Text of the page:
The ultra-compact and affordable Pentax Optio S10 seems built for travelling so we decide to test it out on the road…to India!
If the number of young folks out on a Saturday night taking happy snaps of themselves on their phones is any indication, you could definitely say that many digital camera users are just looking for something to, well, point-and-shoot. Forget apertures, forget ISO settings, the truth is many consumers are most comfortable to stick a camera on Auto and hope for the best.
Meeting Ken Duncan recently on a Panasonic camera launch brought home the fact that when you’re off traveling, fiddling around with the controls on a slick DSLR can sometimes cost you the shot. So there’s much to be said for the convenience of a camera that you keep on the one setting, and that’s ready to go whenever you see a memorable moment in the making.
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Setting off to Mumbai for a cousin’s wedding with the S10 easily ensconced in one of the pockets in my handbag, I was ready to take some photos. Those of you who have yet to experience an Indian wedding will know that there’s always lots to see. Stretching over seven days, this wedding incorporated a host of parties, pujas (prayers and worship), henna painting, incense, coconut-holding and of course, about a thousand dazzling saris.
With the Indian equivalent of a bridesmaid’s role in this wedding saga, I was “on call” for most of the seven days – too much on-call to be fiddling around with settings but with just enough time on my hands to sneak in to capture some quick behind-the-scenes moments the professional photographer wouldn’t get to see.
(What a great idea, I thought, to make a photo album of all the photos I took (if they turn out well enough) to give to the bride?)
So how did the Pentax go in this chaotic world of incense, rice throwing and jewels? Surprisingly well. Firstly, its compact size, with the 3x zoom lens sliding flush into the body meant that I could fit it into my smallest and most stylish of clutch purses with ease.
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Startup time was quick, so I could whip it out for a shot pretty quickly. And what’s ideal for Indian-wedding-shooting, the camera’s face detection feature most of the time was able to work out the faces I was trying to frame in shot. Unfortunately, it didn’t work all the time, so I have a few shots of some meddlesome aunty in the background in focus, when I was really after a nice picture of the bridegroom.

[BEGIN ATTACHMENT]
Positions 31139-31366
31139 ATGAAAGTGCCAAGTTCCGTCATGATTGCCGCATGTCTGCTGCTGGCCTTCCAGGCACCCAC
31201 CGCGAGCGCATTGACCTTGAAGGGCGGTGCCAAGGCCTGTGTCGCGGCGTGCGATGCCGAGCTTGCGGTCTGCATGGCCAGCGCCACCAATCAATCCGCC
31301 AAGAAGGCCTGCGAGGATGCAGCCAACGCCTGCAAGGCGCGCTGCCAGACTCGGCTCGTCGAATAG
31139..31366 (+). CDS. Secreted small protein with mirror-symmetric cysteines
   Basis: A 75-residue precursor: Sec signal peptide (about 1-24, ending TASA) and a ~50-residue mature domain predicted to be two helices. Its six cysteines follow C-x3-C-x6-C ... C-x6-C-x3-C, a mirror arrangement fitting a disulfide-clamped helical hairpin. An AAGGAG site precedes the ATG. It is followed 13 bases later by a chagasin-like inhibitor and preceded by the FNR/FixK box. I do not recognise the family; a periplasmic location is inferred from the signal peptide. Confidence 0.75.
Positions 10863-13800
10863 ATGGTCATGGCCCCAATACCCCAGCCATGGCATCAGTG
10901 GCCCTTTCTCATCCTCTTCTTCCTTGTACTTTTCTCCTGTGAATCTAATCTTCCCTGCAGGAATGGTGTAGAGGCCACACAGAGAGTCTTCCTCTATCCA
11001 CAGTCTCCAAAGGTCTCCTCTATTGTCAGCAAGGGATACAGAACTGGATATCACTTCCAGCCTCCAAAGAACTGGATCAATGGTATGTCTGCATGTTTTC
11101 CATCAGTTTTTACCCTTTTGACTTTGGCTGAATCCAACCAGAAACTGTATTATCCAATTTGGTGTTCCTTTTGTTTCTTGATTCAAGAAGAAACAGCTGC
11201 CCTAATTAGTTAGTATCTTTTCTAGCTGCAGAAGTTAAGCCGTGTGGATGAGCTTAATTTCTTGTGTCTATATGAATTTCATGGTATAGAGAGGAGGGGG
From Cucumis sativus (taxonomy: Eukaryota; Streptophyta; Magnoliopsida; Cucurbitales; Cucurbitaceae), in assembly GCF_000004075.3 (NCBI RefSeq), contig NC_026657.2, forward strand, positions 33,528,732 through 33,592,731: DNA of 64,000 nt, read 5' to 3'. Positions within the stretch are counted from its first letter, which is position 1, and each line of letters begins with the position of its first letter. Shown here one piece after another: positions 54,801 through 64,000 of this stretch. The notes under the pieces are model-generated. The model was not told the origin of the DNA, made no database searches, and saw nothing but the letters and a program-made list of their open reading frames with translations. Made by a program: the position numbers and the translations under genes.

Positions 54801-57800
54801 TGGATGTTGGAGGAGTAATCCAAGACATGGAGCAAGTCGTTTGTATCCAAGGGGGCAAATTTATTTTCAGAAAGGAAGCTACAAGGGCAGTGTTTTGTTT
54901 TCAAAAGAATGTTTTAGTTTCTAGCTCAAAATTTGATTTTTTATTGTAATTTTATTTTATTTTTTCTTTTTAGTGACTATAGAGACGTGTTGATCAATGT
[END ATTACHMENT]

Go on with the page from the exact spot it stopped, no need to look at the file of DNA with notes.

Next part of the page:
Controls were laid out in a very intuitive fashion – it was easy for me to work out where all the crucial buttons were. And while I made an almost conscious effort not to waste my precious time in India fiddling with buttons, I easily discovered the modes menu, (with nice little picture icons representing each mode) on one of my explorations. The night shot function dealt very well with the glittery sequined beauty of Mumbai’s glitterati at the reception.
With bated breath I received my pictures back from the photo developing shop, and lo and behold, they were pretty good, if I do say so myself. Colour reproduction did justice to the ladies’s outfits, shots at night (outside in the dark) proved clear, with little noise. Often the more megapixels a camera has makes images rather noisy – if there isn’t a decent image processing engine at the core. Obviously the S10’s is not too bad at all, and the families were well-chuffed with my albums.
|Coconut refreshments at the wedding, photo shot using the S10|
That said, my partner brought along an old 3.2 megapixel, 10x zoom Olympus digital camera, used on Auto for most of the time, and some of his shots – particularly those in full sun tended to turn out better than mine. Also, the face detection got a little annoying at times, especially when I was shooting scenery rather than people. The forced red-eye feature didn’t always work so well – it did on most people, but rarely on shots with me (not sure what’s going on there).
The other thing to keep in mind is that if you do want a camera that lets you do some manual or semi-manual fiddling, this is probably not your best option. But if like me, you want a no hassles, decent performer that’s quick and easy to use, and takes nice little happy snaps on holidays, then this could be your machine. Take it to India, I say!
Pentax Optio S10 |$249 | | www.pentax.com.au
For: Size; ease-of-use; decent picture quality
Against: Face detection sometimes off the mark; Red-eye correction not consistent limited feature-set
Conclusion: A compact, affordable camera perfect for quick travel snaps